Women's Equality Day: I hope they danced

| 15 Feb 2012 | 08:57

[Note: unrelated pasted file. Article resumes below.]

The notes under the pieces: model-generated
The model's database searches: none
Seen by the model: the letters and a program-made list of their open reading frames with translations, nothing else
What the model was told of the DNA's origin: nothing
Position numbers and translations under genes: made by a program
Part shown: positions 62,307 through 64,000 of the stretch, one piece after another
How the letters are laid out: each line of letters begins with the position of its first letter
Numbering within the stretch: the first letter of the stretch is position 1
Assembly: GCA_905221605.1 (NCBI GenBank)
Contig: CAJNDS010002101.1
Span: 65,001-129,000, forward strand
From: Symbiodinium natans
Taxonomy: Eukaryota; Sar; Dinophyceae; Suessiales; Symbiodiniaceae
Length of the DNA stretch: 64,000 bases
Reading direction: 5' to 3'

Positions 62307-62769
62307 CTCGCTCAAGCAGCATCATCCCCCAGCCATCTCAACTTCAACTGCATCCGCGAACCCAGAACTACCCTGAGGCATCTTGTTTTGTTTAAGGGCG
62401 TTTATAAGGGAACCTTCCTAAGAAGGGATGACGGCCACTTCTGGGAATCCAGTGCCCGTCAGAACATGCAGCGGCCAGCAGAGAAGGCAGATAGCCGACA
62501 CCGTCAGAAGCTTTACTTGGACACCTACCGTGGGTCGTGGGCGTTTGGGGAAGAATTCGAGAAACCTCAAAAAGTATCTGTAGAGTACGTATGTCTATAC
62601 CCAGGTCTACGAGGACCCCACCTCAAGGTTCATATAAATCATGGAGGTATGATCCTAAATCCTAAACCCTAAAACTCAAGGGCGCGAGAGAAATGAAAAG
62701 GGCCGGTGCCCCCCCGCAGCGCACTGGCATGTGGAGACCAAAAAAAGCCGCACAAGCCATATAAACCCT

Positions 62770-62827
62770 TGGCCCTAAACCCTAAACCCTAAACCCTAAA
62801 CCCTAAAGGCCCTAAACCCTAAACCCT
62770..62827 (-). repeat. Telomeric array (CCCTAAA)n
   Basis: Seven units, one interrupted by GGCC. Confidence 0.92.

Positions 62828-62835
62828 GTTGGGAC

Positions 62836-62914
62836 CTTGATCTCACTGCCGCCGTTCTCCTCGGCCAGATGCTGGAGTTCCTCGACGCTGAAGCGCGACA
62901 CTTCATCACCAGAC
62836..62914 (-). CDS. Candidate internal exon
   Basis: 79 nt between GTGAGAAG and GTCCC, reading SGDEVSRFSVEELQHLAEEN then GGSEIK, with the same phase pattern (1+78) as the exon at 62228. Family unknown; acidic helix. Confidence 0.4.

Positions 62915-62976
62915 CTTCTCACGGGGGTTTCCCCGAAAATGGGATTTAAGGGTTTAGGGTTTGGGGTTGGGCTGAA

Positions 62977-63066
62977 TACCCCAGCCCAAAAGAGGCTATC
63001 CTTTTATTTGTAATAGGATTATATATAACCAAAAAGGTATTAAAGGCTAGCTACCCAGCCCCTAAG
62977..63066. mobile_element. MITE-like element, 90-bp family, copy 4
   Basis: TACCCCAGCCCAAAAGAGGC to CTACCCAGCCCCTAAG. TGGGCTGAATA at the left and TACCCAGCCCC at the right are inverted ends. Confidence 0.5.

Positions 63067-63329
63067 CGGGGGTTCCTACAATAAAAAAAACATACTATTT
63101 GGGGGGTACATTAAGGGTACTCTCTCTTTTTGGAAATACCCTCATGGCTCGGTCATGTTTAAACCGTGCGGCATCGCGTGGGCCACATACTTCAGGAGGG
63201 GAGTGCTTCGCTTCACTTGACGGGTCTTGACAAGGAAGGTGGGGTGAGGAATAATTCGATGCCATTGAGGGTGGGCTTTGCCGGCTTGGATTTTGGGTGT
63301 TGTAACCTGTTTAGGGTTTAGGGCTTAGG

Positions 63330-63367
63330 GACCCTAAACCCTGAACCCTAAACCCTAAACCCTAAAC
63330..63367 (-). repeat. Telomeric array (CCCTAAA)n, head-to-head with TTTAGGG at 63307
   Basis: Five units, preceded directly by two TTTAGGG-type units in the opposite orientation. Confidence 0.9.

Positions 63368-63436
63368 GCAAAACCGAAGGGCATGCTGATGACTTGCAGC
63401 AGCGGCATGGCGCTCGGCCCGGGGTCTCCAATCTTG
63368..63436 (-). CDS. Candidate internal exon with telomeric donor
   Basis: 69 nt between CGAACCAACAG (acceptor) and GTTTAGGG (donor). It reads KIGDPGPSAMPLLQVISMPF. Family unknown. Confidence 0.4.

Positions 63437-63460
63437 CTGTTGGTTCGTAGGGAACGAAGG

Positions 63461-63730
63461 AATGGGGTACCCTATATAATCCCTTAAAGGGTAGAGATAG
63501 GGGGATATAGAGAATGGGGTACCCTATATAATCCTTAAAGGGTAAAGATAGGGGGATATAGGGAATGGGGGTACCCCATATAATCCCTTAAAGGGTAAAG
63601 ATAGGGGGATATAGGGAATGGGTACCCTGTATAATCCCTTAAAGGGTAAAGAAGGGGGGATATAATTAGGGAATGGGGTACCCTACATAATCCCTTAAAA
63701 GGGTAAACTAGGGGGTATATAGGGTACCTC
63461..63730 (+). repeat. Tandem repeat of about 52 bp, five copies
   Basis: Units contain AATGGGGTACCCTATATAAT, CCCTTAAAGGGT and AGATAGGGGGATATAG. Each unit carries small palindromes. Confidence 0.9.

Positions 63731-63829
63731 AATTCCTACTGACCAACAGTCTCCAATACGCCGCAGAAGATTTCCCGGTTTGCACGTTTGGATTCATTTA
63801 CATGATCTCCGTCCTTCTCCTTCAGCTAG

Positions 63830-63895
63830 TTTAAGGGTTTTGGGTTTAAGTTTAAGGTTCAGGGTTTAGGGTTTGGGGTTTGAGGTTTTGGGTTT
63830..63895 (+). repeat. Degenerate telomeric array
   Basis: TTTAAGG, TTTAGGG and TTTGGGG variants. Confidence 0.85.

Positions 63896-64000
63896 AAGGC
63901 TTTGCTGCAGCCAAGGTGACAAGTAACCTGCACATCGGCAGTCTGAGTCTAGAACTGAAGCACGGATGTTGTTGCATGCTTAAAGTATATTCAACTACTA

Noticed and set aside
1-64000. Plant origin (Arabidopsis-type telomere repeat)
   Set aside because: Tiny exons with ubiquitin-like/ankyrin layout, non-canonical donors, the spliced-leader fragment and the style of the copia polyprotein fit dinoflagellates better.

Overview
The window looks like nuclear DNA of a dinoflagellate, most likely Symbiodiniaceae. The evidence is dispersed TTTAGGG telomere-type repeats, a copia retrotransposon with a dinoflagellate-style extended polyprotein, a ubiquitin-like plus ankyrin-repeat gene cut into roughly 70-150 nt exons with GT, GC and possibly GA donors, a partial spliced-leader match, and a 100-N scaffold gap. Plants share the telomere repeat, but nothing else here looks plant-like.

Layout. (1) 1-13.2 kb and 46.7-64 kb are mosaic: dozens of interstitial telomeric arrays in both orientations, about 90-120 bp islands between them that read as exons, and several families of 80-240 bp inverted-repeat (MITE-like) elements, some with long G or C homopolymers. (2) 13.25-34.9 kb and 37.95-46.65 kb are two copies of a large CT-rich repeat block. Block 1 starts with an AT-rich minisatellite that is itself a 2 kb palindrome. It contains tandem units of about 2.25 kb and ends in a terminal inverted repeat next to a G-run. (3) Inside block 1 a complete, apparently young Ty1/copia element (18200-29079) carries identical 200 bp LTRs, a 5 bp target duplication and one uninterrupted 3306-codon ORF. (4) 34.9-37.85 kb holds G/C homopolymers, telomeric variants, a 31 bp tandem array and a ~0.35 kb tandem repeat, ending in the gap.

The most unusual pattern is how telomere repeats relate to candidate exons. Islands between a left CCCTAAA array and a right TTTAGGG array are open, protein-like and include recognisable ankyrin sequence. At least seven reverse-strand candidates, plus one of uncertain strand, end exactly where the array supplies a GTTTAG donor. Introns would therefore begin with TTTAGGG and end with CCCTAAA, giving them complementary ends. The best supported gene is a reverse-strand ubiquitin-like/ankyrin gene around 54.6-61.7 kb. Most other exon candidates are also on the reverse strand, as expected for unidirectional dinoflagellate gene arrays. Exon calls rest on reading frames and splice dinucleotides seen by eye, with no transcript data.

It’s hard to imagine the emotions that must have surged through the hearts of American women back on August 26, 1920 — the day they received the right to vote through passage of the 19th Amendment. It may be impossible to replicate those feelings, but what I can do is take you on a virtual trip back in time, to describe how the historic day unfolded in Washington, changed the future for all of us, and where we find ourselves today. The fate of the 19th Amendment was decided by a single vote, by 24-year-old legislator Harry Burn, of Tennessee, who switched from “no” to “yes” in response to a letter from his mother saying, “Hurrah, and vote for suffrage!” The Secretary of State in Washington, DC issued the 19th Amendment’s proclamation immediately, well before breakfast on August 26, 1920, in order to head off any final obstructionism. Did women kick up their heels and dance in the streets when they heard the news? I really don’t know, but they certainly deserved to. Our country had taken a tremendous step forward that could not have been accomplished without the decades of hard work, courage and planning put forth by woman suffrage movement leaders and supporters. A couple of years before that historic day, leaders of the suffrage movement began to carefully plan for it. They realized that winning the right to vote would be just the beginning of full citizenship for women. As new voters, women would have to be taught the fundamental elements of voting, including how and where to register and vote, how to interpret ballot issues, and how to assess candidates. They would also need to be informed and educated on an array of relevant issues to cast their votes effectively and with conviction. And so, the League of Women Voters was conceptualized, ready and waiting in the wings to step forward on that incredible day as the official organization to help women make the historic transition into the world of the informed voter. The League of Women Voters of New Jersey joined in the original 1920 effort to launch this successful transition. Today, 91 years after it was officially founded in Newark, the League of Women Voters of New Jersey has grown to include 35 local League organizations throughout the state, and is supported by members who continue to serve the civic needs of all New Jersey citizens. The League of Women Voters of New Jersey registers thousands of voters, defends voting rights, supports women’s rights, and actively educates citizens on important issues so they can have an effective voice in government to bring about constructive change. We are proud and grateful for the efforts of the strong and principled women who sacrificed and fought for so many years to bring equality to all women by standing up and insisting upon the passage of the 19th Amendment. We believe that a secure future depends on citizens learning about the issues, speaking out, and seeking positive solutions to the problems confronting our communities and our country. Of course, there is still lots of work to be done, but before we continue on, we should take some time off to celebrate Women’s Equality Day, as many celebrated this day back in 1920. I hope they danced. Toni Zimmer is President of the League of Women Voters of New Jersey, a nonpartisan political organization that neither supports nor opposes candidates for office at any level of government. For more information, you can visit their website at www.LWVNJ.org.